OPENING STATEMENT OF
THE HONORABLE ENI F.H. FALEOMAVAEGA
HOUSE INTERNATIONAL RELATIONS
SUBCOMMITTEE ON EAST ASIA AND THE
JOINT HEARING ON
“U.S. SECURITY POLICY
IN ASIA AND THE PACIFIC:
FROM PACIFIC COMMAND”
FEBRUARY 27, 2002
President Bush traveled to Asia to reemphasize to our allies, Japan and South
Korea, as well as to China, that the United States has major strategic interests
in the Asia-Pacific region and our Nation intends to remain firmly engaged for
In that light,
I commend you for calling this timely hearing today to examine U.S. security
policy in the Asia-Pacific region, where almost two-thirds of the world’s
population resides. With 55 percent of the gross world product coming from
the Asia-Pacific region, the U.S. conducts over $550 billion in annual trade
there, along with billions more in U.S. investments.
is crucial that these interests be protected and peace and stability maintained
in this region, which, incidentally, is home to the six largest armies in the
I join you in
warmly welcoming to our committee today Admiral Dennis Blair, Commander in Chief
of the U.S. Pacific Command (CINPAC). As
the chief military commander of all U.S. forces and operations in the Pacific
and Indian Oceans, which encompasses 100 million square miles and over 300,000
military personnel, Admiral Blair is entrusted with tremendous responsibility
and reports directly to President Bush and Defense Secretary Rumsfeld.
In terms of pressing security concerns, the fight against international
terrorism has now spread to the Asia-Pacific region, especially in Southeast
Asia, which raises several questions.
the first U.S. deployment outside of the Afghanistan theater, over 600 U.S.
special forces and support troops have been deployed to the Philippines to
assist Philippine President Arroyo in combating the terrorist group, Abu Sayyaf.
While I support our involvement against these terrorist thugs who hold
two Americans hostage, I question whether the six-month deadline for U.S.
military assistance to the Philippine army is realistic.
Also, if the objective of the Philippine-U.S. cooperation is to eliminate
Abu Sayyaf, shouldn’t we extend U.S. operations to Jolo Island, where Abu
Sayyaf’s strength is reportedly much greater than on Basilan Island?
I am further concerned that in pursuing Abu Sayyaf, this not escalate
into a conflict with the Moro Islamic Liberation Front (MILF), which has
thousands more followers and supposedly aids the Abu Sayyaf, while sharing the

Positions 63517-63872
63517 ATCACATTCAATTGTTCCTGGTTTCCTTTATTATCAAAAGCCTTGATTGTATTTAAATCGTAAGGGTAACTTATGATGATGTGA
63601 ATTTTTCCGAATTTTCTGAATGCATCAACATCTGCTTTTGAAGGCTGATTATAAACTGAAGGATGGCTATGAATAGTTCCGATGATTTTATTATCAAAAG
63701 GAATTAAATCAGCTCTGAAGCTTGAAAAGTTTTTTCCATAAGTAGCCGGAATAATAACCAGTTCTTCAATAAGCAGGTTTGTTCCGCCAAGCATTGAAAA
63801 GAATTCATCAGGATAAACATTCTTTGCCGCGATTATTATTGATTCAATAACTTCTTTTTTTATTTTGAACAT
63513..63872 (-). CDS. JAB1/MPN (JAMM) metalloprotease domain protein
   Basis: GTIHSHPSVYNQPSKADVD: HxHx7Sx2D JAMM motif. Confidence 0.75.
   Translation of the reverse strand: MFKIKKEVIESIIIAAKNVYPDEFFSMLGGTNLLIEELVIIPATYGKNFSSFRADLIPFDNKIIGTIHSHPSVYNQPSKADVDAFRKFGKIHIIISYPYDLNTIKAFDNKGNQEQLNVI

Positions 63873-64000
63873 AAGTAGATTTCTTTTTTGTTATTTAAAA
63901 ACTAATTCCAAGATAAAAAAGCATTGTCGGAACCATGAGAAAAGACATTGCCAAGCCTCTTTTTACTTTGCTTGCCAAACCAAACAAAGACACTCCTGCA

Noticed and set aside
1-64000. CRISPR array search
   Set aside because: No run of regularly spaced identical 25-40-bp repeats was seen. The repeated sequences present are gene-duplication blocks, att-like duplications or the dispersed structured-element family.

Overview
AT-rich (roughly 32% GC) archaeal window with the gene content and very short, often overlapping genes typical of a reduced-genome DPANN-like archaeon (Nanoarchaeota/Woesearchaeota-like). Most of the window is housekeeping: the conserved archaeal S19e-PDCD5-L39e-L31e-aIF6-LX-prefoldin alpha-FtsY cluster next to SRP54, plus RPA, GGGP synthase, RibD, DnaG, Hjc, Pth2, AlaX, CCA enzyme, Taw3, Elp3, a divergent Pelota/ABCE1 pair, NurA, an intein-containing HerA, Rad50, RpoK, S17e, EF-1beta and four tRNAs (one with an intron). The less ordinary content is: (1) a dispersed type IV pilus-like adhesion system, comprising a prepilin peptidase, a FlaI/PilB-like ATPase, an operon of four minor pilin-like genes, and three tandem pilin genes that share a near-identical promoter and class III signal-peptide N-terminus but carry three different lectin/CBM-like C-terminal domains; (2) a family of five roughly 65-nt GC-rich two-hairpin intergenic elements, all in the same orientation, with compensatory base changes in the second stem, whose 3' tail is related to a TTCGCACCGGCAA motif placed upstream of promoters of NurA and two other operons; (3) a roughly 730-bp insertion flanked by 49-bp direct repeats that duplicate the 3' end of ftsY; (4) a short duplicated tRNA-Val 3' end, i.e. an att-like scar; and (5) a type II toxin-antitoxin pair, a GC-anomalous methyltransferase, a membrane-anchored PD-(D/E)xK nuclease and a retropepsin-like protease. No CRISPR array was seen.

same areas of operation.
arrest of a significant Al Qaeda cell in Singapore has revealed the outlines of
a terrorist network, Jemaah Islamiah, which stretches through Malaysia, the
Philippines and Indonesia. The
terrorists planned to commit mass murders by bombing U.S. and Western targets in
this Al Qaeda-connected group could take root in a tightly controlled
environment like Singapore, what does this portend for the rest of the region?
Given the bombing plot, I would also be interested in finding out how the
Indonesian government is responding to calls from the U.S., Singapore and
Malaysian governments that it arrest Abu Bakar Baasyir, the head of Jemaah
Islamiah, who resides in Indonesia. In
light of Admiral Blair’s extensive contacts with the Indonesian military,
perhaps he can give us some insight as to the views of the Indonesian military
leadership regarding Abu Bakar and Laskar
Jihad, the extremist Muslim group which allegedly enjoys military support?
regards to Northeast Asia, President Bush included North Korea in the “axis of
evil” due to its role in proliferating missiles to Iran, Pakistan and other
Middle East countries. A recent CIA
report asserted that North Korea made significant exports of missiles, missile
components, and missile technology to these countries last year.
the President’s strong language against North Korea, if North Korea does not
voluntarily cease these missile exports, I would be interested to hear what
strategy the Administration intends to pursue to prevent further exports?
example, in March 1999, a study group on North Korea headed by Richard Armitage
(now Undersecretary of State) and including Paul Wolfowitz (now Deputy Secretary
of Defense) issued a report, which proposed that the United States draw “red
lines” around North Korean behavior and act against North Korea if it breached
these red lines. One of the U.S.
actions proposed was the maritime interdiction of North Korean vessels bound for
the Middle East in order to prevent North Korea from shipping weapons of mass
destruction to that region.
the Bush Administration ordered such a policy, do naval forces under CINPAC have
the capabilities to implement maritime interdiction of North Korean ships?
What cooperation would be required from Japan and South Korea in order to
carry out interdiction? I’d be
interested to hear what would be the strengths, weaknesses, and dangers of such
Chairman, thank you for the opportunity to make these brief comments and I look
forward to Admiral Blair’s testimony and responses to the matters raised.